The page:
A Working Holiday Visa doesn’t have to mean charity mugging other professionals on Collins Street. It can literally turn your world upside down (if you’re from the northern hemisphere, like me). Currently residing in Melbourne – one of the top destinations for Brits on working holidays – I’m originally from Liverpool in the UK. As the newest member of the Interchange Bench team, I am delighted to share my Aussie story (so far) and provide some insight into the seemingly chaotic world of a traveller working in the professional services industry.
Back in early 2018 I was a wide-eyed, fresh-faced, slightly less tanned 20 something who had just touched down, eager to explore what Australia had to offer. Some would say I was living VERY vicariously (using pay pass in any country is just too easy – keeping track of your spending, not so much).
Fast forward two months of living life to the fullest… my finances considerably diminished, I was almost royally f#&$@d! I knew it was time to stop fantasising about never ending holidays and return to the real world, which meant I would have to secure a full time job!
I had previous experience in Healthcare Recruitment and Law in London, so securing a role that would stimulate me, as well as further develop my skills and experiences, seemed like a reasonable expectation. Yet after scanning numerous backpacker pages on Facebook and applying for hundreds of jobs on SEEK, Indeed and various other job boards, I was at a loss as to why I was unsuccessful.
I’d already tried the standard traveller’s juggling act: two hospitality jobs with unsociable hours that were not only underpaying me, but I was travelling the length and breadth of the city just so I could eat and pay my rent. Over the course of 6 months I realised it was very easy to fall into the trap of an unbalanced working lifestyle… and once you’re in it, it can be very hard to get out.
Horror stories abound about the 88 days of regional farm work we travellers do to extend our time here. I appreciate that fruit picking would be an anathema to many city folk, so you may be surprised to know I found it rewarding. The location wasn’t too bad (I worked at a renowned winery in the Margaret River region, just a few hours south of Perth on the beautiful WA coast). My labouring pushed me in ways I didn’t think it would (mentally, not physically, the monotonous nature of the work meant you had a LOT of time to reflect). Battling Mother Nature in the peak of winter for 8 hours wasn’t on my bucket list, but it had to be completed and I’m so happy I did it. During my three month period in Western Australia I met characters from all different walks of life. I spotted kangaroos, explored majestic jewel-caves, surfed for the very first time, took selfies with the smiling quokkas in Rottnest Island (officially the world’s happiest animal, according to the WWF) and even had the sheer luck to see a Great White shark at Busselton (from a safe distance).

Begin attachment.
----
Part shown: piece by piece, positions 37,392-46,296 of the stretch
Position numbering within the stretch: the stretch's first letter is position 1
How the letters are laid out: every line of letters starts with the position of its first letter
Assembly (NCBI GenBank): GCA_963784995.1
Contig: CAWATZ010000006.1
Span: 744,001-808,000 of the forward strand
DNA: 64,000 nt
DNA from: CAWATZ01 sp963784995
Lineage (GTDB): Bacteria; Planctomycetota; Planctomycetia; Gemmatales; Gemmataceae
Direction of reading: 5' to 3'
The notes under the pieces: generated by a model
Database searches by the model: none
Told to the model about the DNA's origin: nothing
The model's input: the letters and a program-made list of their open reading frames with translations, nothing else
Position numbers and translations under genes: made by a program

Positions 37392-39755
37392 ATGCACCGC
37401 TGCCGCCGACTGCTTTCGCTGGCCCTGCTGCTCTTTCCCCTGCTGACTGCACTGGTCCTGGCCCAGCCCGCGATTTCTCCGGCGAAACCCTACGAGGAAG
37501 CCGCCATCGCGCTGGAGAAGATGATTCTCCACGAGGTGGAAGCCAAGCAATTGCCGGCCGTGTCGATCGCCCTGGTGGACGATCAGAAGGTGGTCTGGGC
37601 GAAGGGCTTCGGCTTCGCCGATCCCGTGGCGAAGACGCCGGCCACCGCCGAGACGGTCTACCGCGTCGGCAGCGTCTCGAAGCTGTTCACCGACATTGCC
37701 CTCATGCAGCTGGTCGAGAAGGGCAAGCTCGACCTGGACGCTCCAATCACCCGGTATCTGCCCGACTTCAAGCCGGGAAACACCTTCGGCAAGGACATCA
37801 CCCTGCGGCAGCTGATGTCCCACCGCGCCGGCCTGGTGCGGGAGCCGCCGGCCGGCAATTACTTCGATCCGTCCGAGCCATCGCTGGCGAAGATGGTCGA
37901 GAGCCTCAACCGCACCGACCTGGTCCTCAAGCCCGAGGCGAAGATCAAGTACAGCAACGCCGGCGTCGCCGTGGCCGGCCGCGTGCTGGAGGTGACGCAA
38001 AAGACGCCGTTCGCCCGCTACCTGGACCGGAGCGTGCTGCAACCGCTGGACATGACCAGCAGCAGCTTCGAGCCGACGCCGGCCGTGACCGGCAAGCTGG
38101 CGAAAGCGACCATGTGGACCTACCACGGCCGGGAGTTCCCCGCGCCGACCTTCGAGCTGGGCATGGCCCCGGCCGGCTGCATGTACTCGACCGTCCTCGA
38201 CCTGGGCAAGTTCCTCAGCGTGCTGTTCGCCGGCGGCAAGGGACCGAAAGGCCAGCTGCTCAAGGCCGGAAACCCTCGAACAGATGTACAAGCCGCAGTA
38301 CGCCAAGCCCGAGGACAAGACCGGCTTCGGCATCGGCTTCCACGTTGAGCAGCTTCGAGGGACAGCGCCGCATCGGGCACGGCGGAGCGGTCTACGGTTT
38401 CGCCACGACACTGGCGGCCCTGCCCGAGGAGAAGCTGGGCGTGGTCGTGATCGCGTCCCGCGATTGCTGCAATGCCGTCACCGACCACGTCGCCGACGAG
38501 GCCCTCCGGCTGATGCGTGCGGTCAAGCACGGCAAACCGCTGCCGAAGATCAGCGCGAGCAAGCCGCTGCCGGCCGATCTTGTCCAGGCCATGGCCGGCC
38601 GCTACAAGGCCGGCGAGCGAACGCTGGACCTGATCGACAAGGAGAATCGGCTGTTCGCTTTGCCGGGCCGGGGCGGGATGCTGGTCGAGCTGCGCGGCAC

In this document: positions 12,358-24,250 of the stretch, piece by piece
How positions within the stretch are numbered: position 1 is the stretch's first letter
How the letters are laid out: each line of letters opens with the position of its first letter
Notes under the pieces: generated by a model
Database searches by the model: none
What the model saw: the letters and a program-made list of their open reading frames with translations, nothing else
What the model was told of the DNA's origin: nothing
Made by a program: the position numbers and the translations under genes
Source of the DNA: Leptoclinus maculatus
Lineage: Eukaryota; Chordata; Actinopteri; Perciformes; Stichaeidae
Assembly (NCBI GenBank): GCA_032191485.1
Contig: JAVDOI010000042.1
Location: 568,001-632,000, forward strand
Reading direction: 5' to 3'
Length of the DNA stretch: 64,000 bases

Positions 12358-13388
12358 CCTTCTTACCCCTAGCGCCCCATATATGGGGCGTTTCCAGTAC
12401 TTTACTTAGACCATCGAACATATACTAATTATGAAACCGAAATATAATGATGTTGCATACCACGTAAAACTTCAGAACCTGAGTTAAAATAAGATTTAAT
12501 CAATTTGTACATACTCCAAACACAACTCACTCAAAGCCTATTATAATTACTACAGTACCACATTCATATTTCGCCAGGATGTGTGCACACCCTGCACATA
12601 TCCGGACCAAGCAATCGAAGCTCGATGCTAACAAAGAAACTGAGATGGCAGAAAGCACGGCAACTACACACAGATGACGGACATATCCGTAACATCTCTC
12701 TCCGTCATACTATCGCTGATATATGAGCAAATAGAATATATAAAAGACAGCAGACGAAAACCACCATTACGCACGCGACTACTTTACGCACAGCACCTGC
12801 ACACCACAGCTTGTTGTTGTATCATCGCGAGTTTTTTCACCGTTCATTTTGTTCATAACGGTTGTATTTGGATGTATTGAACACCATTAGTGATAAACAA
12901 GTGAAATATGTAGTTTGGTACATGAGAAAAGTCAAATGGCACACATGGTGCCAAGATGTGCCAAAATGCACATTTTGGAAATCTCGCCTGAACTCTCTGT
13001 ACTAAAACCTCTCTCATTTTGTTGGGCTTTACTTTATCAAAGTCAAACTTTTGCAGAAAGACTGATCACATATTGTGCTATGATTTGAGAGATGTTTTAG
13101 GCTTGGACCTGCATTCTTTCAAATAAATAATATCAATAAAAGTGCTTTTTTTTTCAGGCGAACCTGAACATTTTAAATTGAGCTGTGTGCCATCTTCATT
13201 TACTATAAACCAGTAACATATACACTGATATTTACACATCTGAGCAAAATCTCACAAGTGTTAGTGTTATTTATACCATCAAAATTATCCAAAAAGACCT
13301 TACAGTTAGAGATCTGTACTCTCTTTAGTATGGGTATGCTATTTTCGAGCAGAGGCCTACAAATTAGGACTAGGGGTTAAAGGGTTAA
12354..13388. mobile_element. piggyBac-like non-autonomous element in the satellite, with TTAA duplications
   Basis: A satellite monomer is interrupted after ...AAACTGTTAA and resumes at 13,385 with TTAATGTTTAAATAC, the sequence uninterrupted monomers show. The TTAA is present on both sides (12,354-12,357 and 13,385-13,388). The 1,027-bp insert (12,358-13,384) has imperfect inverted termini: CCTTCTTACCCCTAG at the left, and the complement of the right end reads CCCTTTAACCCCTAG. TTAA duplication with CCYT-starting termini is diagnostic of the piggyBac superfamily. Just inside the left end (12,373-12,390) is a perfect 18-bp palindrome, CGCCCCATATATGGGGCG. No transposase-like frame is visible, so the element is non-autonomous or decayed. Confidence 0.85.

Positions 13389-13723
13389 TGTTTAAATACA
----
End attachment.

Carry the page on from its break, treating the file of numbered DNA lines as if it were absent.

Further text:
With the epiphany that upon my return to Melbourne, I’d solely apply for positions that would offer me fulfilment and career development, I now look back on my first approach to job hunting and understand the errors in my ways. I didn’t have my recruitment head on: my cover letters were generic, the emails I sent to hiring managers were longwinded and I’d left all traces of my personality somewhere back on the road. No wonder I received hardly any responses!
Thankfully things changed when I fell in with a recruitment consultant. Job searching in general is hard work, but much tougher in a foreign country, even when you speak the language (no comments on my accent please). Hand on heart, recruiters are the glue that bind candidates to jobs in the market. They provide insight and guidance regarding career progression, pay rates and much more. But most importantly, working with someone that’s on your side helps alleviate some of the stress that comes with a job search, as well as being a fish out of water in an ocean on the other side of the world.
Things began to change and opportunities arose. With the support of my consultant at the Interchange Bench, I navigated the storm of the Australian job market, and here I am on the other side of the desk, ready to do the same for you.
Have you ever taken a working holiday? I’d love to hear about your experiences as an expat in the world @work.
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